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Re: LTO remapping/deduction of machine modes of types/decls
- From: Richard Biener <rguenther at suse dot de>
- To: Alexander Monakov <amonakov at ispras dot ru>
- Cc: Jakub Jelinek <jakub at redhat dot com>, gcc at gcc dot gnu dot org, Vladislav Ivanishin <vlad at ispras dot ru>
- Date: Tue, 10 Jan 2017 10:23:08 +0100 (CET)
- Subject: Re: LTO remapping/deduction of machine modes of types/decls
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On Mon, 9 Jan 2017, Alexander Monakov wrote:
> On Wed, 4 Jan 2017, Richard Biener wrote:
> > My suggestion at that time isn't likely working in practice due to the
> > limitations Jakub outlines below. The situation is a bit unfortunate
> > but expect to run into more host(!) dependences in the LTO bytecode.
> > Yes, while it would be nice to LTO x86_64->arm and ppc64le->arm
> > LTO bytecode it very likely isn't going to work.
> Yes, I think it's not really practical to seek wide portability of LTO bytecode.
> After all, platform specifics get into constant expressions (e.g. 'int p =
> sizeof (void *);') and are also observable on the preprocessor level (e.g. via
> '#if __BYTE_ORDER__ == __ORDER_LITTLE_ENDIAN__').
> However the accelerator platform must be compatible with the host platform in
> almost all ABI (storage layout?) features such as type sizes and alignments,
> endianness, default signedness of char, bitfield layout, and possibly others
> (but yet in the other subthread I was arguing that compromising and making
> 'long double' only partially compatible makes sense). Thus, portability issue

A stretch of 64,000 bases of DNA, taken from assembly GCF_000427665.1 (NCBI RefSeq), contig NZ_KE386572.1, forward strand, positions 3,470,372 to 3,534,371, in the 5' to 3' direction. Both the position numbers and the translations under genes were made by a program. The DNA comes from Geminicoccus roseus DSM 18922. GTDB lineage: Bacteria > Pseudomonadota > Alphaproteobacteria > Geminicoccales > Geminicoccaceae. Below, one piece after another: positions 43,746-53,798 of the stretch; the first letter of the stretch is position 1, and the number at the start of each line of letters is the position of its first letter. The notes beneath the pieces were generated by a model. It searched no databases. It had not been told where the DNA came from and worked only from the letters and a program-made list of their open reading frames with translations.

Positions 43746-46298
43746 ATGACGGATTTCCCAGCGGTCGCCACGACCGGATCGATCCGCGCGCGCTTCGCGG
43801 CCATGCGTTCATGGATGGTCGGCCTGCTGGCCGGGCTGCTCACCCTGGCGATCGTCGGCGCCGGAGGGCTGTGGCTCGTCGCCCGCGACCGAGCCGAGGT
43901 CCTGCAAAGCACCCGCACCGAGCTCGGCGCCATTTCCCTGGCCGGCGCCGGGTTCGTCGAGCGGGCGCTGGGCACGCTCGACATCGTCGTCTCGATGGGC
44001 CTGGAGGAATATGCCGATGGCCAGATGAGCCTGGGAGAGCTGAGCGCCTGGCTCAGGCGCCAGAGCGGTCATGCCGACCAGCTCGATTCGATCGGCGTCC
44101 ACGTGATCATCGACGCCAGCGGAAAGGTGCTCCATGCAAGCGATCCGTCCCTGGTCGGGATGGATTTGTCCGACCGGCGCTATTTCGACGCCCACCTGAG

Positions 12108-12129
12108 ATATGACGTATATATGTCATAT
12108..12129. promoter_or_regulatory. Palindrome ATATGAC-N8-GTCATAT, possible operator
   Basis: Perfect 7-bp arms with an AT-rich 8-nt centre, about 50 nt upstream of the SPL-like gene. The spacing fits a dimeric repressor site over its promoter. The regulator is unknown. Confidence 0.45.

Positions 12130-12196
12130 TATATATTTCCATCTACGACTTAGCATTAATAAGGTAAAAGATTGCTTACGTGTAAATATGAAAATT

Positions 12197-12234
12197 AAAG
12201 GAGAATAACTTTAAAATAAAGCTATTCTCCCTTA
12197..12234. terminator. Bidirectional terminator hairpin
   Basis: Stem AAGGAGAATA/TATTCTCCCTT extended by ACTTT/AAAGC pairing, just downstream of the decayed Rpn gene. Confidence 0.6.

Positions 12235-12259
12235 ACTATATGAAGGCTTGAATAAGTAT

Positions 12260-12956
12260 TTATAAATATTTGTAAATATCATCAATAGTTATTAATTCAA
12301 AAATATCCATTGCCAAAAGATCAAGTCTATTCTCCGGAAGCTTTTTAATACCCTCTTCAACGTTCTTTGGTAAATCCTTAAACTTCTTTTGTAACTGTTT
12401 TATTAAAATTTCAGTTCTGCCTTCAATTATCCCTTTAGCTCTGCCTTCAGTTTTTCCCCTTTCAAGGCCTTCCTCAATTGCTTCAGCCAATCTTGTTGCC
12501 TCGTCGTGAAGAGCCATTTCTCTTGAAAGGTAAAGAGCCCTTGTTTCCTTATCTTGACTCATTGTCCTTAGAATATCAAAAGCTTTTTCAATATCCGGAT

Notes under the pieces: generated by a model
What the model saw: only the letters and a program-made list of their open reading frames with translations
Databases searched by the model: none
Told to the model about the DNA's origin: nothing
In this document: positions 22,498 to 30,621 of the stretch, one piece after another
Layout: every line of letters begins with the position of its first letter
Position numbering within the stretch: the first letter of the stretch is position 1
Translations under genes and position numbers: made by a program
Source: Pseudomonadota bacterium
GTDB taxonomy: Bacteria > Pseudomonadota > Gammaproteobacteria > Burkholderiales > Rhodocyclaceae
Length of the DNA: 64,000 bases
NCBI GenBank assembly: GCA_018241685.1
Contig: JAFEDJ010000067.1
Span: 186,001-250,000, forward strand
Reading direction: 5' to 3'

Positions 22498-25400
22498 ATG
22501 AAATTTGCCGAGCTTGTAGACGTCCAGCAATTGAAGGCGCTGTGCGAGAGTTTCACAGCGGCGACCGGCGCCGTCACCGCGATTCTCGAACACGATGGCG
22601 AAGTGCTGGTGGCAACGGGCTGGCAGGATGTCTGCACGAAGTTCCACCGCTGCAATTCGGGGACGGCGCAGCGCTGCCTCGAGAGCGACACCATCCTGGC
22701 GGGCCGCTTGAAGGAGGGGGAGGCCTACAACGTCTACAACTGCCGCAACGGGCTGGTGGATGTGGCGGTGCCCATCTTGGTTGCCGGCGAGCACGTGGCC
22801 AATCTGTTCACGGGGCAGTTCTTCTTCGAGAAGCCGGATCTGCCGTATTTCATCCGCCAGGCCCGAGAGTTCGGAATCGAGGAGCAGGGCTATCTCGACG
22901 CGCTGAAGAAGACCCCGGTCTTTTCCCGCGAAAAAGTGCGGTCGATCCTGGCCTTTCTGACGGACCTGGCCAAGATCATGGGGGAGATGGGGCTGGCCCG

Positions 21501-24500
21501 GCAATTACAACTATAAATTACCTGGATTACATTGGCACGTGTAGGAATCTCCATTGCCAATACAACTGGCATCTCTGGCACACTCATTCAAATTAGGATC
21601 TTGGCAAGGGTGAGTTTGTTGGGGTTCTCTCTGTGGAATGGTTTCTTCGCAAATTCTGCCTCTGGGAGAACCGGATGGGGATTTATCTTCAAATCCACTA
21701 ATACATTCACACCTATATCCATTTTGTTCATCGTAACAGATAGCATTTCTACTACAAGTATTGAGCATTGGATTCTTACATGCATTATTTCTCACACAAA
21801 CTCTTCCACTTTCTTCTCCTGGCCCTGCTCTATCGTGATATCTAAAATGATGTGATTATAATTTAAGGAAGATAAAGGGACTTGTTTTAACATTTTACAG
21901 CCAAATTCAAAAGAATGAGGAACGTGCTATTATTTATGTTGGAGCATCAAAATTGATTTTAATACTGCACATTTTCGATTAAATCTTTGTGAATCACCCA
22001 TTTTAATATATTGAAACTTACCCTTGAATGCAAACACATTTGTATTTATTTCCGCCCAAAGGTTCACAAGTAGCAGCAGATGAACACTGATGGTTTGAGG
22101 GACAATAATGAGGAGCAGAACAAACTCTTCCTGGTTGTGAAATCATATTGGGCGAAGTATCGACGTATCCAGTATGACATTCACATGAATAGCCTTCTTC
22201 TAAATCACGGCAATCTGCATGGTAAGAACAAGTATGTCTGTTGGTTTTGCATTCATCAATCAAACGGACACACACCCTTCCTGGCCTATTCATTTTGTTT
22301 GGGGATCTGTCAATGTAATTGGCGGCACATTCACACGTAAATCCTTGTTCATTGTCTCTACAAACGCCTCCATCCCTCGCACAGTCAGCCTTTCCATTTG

> is much smaller in scope here.
> I think it's a bit unfortunate that the discussion really focused on the trouble
> with floating-point types. I'd really appreciate any insight on the other
> questions that were raised, such as whether the decl mode should match that
> decl's type mode.
In general I think they should match. But without seeing concrete
examples of where they do not I can't comment on whether such exceptions
make sense. For example if you adjust a DECLs alignment and then
re-layout it I'd expect you might get a non-BLKmode mode for an
aggregate in some circumstances -- but then decl and type are not 1:1
compatible (due to different alignment), but this case is clearly desired
as requiring type copies for the sake of alignment would be wasteful.
Generally all "redundancies" we have in decls vs. types expose the
possibility of conflicting/non-matching information.
> For floating types, I believe in the long run it should be possible to tag tree
> type nodes with the floating-point type 'kind' such as IEEE binary, IEEE
> decimal, accum/fract/sat, or IBM double-double.
The most simplistic solution would be to have a real_format * field in the
type (currently there's only a global mode-to-real_format mapping). All
types are currently tree_type_non_common (huh), so there's some candidates
to put that info on (TYPE_BINFO, though that's used as TYPE_LANG_SLOT_1 -
ugh, TYPE_VALUES looks unused though).
> For our original goal, I think we'll switch to the other solution I've
> outlined in the opening mail, i.e. propagating mode tables at WPA stage
> and keeping enough information to know if the section comes from the
> host or native compiler.
So add a hack ontop of the hack? Ugh. So why exactly doesn't it
already work? It looks like decls and types have their modes
"fixed" with the per-file mode table at WPA time. So what is missing
is to "fix" modes in the per-function sections that are not touched
Richard Biener <firstname.lastname@example.org>
SUSE LINUX GmbH, GF: Felix Imendoerffer, Jane Smithard, Graham Norton, HRB 21284 (AG Nuernberg)